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March 2002 issue Pharmacy Today magazine

Hospital tendering&


Small hospitals will benefit, but larger hospitals could be worse off if a national purchasing strategy for hospital pharmaceuticals is introduced.

The strategy has been prepared by Pharmac and the Hospital Pharmaceuticals Advisory Committee (HPAC), which included hospital pharmacy managers and purchasing officers. It was finalised and submitted to the Minister of Health last month, but will not be released to the public until the minister approves the final document, possibly next month.

Pharmacy managers and other members of HPAC had to sign a confidentiality agreement not to discuss the strategy contents before they began working on the proposed scheme.

However, hospital pharmacy managers commented that, in general, the national strategy would benefit the pharmaceutical budgets of smaller hospitals, while those in larger hospitals see the potential for their hospitals to be worse off. This is because some of the larger hospitals already have effective buying strategies or alliances.

Many commented that it was hard to predict the effects of the strategy, because of the lack of baseline information and a wide variety of usage reporting systems among DHBs, which prevents accurate comparisons.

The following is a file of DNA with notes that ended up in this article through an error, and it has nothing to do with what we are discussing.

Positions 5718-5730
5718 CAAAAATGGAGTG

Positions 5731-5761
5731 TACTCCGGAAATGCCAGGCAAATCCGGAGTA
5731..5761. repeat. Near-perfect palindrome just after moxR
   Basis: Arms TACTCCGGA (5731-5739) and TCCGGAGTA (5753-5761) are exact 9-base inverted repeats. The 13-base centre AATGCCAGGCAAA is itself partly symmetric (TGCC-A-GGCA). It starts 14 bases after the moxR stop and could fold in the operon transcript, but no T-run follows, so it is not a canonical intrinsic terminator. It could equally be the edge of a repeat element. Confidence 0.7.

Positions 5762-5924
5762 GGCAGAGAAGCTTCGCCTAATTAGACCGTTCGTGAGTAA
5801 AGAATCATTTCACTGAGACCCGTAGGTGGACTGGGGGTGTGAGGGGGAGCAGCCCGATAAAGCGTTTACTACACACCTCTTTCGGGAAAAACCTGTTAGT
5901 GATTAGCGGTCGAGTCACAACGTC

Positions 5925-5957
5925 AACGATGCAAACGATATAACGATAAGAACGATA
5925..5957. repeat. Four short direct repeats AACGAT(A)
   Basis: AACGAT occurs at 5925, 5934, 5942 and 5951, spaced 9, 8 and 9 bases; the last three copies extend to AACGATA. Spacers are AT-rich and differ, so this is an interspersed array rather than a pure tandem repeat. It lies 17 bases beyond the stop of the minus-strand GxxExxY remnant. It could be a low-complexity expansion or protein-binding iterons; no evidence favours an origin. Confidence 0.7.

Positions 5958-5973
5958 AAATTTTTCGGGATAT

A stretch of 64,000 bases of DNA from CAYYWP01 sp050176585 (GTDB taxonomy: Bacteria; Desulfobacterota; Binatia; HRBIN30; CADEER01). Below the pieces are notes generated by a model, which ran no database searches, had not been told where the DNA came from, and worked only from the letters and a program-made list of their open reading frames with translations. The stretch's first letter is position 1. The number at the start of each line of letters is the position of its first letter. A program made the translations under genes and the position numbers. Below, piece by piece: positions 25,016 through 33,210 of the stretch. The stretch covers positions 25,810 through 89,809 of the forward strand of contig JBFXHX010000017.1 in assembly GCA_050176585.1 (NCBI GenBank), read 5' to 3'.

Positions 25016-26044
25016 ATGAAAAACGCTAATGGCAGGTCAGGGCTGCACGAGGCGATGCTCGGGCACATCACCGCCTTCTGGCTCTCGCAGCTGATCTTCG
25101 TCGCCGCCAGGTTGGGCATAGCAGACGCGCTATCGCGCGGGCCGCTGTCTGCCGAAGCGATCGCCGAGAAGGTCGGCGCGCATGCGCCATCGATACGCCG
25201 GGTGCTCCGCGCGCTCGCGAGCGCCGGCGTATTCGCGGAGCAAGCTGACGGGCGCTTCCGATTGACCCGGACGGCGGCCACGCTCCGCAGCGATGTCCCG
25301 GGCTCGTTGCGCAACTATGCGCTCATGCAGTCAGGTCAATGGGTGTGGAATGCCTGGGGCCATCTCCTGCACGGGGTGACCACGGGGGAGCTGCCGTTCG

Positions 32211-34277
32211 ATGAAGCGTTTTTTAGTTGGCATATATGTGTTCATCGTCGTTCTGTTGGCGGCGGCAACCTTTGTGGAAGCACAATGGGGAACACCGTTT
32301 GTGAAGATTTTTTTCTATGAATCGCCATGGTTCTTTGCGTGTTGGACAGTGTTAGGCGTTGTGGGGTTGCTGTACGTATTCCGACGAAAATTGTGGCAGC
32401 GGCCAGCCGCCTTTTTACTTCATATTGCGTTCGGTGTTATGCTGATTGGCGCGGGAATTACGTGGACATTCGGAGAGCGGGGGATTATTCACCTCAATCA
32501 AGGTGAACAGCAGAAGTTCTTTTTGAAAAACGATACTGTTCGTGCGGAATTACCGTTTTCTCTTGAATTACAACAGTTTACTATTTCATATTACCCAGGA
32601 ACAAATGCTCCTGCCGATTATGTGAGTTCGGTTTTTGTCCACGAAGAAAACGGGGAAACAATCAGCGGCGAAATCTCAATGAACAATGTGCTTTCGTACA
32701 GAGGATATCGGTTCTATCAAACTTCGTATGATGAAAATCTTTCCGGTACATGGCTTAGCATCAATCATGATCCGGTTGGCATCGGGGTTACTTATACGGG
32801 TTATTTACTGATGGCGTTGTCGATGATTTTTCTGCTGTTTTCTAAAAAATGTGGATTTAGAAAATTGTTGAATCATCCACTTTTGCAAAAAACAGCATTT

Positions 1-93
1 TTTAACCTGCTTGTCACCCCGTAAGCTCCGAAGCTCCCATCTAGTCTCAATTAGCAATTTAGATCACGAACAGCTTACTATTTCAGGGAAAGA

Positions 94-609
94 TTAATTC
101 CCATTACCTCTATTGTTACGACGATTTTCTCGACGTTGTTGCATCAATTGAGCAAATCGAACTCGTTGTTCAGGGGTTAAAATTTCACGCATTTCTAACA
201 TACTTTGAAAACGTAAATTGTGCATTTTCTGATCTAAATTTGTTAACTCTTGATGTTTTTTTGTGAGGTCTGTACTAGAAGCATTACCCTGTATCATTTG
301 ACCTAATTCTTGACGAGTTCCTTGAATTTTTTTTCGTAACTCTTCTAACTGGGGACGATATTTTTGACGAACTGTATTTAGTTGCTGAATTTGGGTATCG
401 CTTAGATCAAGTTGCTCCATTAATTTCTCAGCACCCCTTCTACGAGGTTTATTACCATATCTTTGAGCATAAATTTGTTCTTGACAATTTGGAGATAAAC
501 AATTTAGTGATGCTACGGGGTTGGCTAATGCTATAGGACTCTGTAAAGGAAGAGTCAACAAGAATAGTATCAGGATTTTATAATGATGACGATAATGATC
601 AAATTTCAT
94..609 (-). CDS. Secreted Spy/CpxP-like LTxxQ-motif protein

Most pharmacists felt that a proposed, centralised system for Section 29 medicines would be useful.

Revised strategy

Pharmac chief executive Wayne McNee said the main difference in the final document involves the approval of new medicines. The overwhelming feedback was that hospitals wanted to continue making the decisions about using and funding new medicines.

The proposed process, to be trialled for two years, means that while Pharmac will provide guidance and advice on new medicines to District Health Boards, the DHBs will continue to make the final decision.

The strategy also allows DHBs to buy limited amounts of alternative brands of a medicine under a national purchasing agreement.

Pharmac will use the existing Pharmacology and Therapeutic Advisory Committee (PTAC), as well as the current process of specialist sub-committees. The strategy proposes to have more representatives from DHBs included on PTAC.

Initial draft

The initial draft of the strategy, published in November on the Pharmac website, proposed that Pharmac would negotiate national supply contracts to cover the top 90%, by expenditure, of hospital pharmaceuticals. Key groups contributing to this area could include antibiotics, cardiovascular drugs, psychiatric medicines, anaesthetic agents and cancer treatments.

In the initial draft, it is suggested that Pharmac set nominal savings targets - $3 million in 2002 up to $10 million in 2004 - but DHBs would retain control of their pharmaceutical funds.

Issues relating to obtaining baseline purchasing cost and usage data were also discussed in the initial draft.

At the moment IT systems in the DHBs vary considerably, and Pharmac has asked each DHB to identify the costs of improving their system and moving to common reporting codes.

Industry perspective

Astra Zeneca business director Dr Lance Gravatt said the pharmaceutical industry had a number of concerns about the strategy.

In its submission to Pharmac, Astra Zeneca raised the issues of supply continuity, and choice of different drug presentations, under sole supply contracts.

Other concerns include lack of detailed information on how the interface of primary and secondary care pharmaceutical schedules will be managed, and Pharmac involvement in the Section 29 medicine system.

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